Mohalla Assi

Sunny Deol, Sakshi Tanwar, Ravi Kishan
Chandraprakash Dwivedi
Social Drama

At heart, Mohalla Assi is pure and beautiful, however when it comes to execution somehow Chandraprahash Dwivedi doesn’t manage to keep it clean and thought-provoking. Perhaps it is all the many years it took in the making that ruined its effects or maybe the intentions needed to be more dogged than that of Dwivedi.


We see Dharmanath Pandey (Sunny Deol) as a learned Sanskrit scholar, doing everything that we have not known Sunny Deol doing. So we see Pandeyji walk all over Kashi with a gamcha shawl, wearing kurtas and sporting a Chandan bindi on his forehead. The look is as awkward as we as viewers are seeing our Deol bro, on the wrong film’s sets.

Pandeyji is a very orthodox man, who believes everyone (especially the foreign tourists) are out there to kill the cultural heritage of his beautiful town. He has his cronies, a bunch of people who gather at a tea stall over a cuppa tea and local gossip. Mostly, these actors sit around mouthing dialogues over dialogues which is supposed to the whistle-worthy moments of the film, but fail miserably. Because most of the dialogues are so terribly dated that they sound like the actors are spoofing some forgotten film.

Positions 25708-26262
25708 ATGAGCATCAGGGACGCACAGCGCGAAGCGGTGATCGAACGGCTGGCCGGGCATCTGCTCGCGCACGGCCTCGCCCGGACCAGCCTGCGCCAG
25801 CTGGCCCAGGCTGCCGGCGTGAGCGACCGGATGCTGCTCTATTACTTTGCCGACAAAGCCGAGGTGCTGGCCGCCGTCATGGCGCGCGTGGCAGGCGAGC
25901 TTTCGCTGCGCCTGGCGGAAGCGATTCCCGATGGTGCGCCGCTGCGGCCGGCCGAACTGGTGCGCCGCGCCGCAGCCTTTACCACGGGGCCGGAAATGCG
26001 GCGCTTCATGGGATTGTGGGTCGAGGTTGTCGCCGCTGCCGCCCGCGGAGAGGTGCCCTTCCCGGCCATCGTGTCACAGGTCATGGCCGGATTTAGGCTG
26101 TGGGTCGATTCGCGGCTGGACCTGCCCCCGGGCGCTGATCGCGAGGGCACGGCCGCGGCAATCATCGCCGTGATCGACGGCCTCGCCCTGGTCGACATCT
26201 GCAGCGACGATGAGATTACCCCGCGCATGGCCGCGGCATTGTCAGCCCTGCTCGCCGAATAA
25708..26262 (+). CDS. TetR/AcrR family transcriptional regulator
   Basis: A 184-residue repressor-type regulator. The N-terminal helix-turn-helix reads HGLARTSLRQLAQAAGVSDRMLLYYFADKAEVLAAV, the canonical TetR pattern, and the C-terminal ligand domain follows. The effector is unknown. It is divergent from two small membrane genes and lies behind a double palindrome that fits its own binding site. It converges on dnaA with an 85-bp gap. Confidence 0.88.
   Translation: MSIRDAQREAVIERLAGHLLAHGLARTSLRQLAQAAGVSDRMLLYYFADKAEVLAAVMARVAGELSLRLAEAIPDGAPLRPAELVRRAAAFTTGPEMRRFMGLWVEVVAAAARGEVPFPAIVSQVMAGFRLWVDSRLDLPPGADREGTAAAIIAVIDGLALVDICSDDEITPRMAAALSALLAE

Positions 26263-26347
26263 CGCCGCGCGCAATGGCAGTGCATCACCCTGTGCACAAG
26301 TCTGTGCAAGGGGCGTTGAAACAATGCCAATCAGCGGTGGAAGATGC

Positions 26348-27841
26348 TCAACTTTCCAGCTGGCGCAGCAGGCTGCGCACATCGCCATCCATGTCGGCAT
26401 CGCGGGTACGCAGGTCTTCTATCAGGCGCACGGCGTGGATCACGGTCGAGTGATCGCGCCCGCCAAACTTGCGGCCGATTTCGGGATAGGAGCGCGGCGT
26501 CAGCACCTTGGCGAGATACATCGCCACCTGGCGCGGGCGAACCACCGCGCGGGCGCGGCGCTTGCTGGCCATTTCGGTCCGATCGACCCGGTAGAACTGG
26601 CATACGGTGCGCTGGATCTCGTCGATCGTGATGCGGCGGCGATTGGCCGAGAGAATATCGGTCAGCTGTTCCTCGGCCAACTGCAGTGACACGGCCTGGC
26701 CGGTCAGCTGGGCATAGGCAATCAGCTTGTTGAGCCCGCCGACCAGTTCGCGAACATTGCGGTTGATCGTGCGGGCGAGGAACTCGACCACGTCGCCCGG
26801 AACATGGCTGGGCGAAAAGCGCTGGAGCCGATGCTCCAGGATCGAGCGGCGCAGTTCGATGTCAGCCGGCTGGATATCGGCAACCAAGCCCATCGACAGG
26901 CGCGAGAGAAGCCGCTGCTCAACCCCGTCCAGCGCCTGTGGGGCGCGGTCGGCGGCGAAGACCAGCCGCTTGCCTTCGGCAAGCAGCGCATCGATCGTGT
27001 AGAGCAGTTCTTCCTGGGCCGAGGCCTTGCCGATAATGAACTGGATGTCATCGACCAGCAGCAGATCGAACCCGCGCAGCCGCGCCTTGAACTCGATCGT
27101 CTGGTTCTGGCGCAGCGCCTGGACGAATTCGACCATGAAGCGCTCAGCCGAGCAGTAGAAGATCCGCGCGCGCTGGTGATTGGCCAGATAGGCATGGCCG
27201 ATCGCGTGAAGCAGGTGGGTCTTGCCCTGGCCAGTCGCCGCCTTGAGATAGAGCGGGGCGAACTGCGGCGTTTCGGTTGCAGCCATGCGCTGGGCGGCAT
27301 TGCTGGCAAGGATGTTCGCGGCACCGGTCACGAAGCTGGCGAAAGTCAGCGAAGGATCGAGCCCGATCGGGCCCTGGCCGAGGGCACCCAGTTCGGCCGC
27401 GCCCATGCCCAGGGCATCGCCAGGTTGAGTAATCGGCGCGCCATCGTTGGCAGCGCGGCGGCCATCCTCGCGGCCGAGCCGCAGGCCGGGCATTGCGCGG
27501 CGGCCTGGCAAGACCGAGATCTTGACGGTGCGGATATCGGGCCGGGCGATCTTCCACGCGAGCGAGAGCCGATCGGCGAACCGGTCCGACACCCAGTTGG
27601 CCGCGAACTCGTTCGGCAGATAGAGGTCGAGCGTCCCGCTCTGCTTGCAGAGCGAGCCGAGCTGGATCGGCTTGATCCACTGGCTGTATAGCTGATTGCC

While the tea-stall debates are heating up, there is a wind of change in the city itself. The Ram Mandir topic is gaining heat, friends are ending up arguing but for Pandeyji the whirlwind of change is reaching his home. His wife Savitri (Sakshi Tanwar) who has been a silent suffer in a house where income is sparse and existence is getting difficult, suddenly decides to put her foot down. She wants to rent a portion of their house to a French tourist who will be in town to learn Sanskrit. Savitri sees it as an opportunity to end their financial misery, but Pandeyji sees it as everything that he has always been against. The whole of the second half of the film, concentrates on the couple’s dynamics and loses focus of the bigger story.


There is nothing in the film that really catches notice, though there are actors like Ravi Kishen (who plays an Alec-Smart tourist guide) and Sakshi Tanwar who give pitch perfect performances, it is seeing them that Sunny Deol starts looking like a sore thumb. He is totally miscasted in the film and it appears like he is not even making an effort to fit in. If he thought this film was to be his big ticket to renaissance, he would be disappointed. Seeing him amongst the milieu of actors who fit seamlessly in the Varanasi set up, you start missing a hand-pump, hoping you will see him in some crazy, unbelievable action immediately because anything would be better than seeing him in Mohalla Assi.


The blame here lies squarely on the fact that it took awfully long to make this film, the time spent in making it looks obvious when you see the film looking dated in parts. Here’s hoping we see Sunny Deol, and the fine actor that he is, in cinema that he deserves to be a part of.

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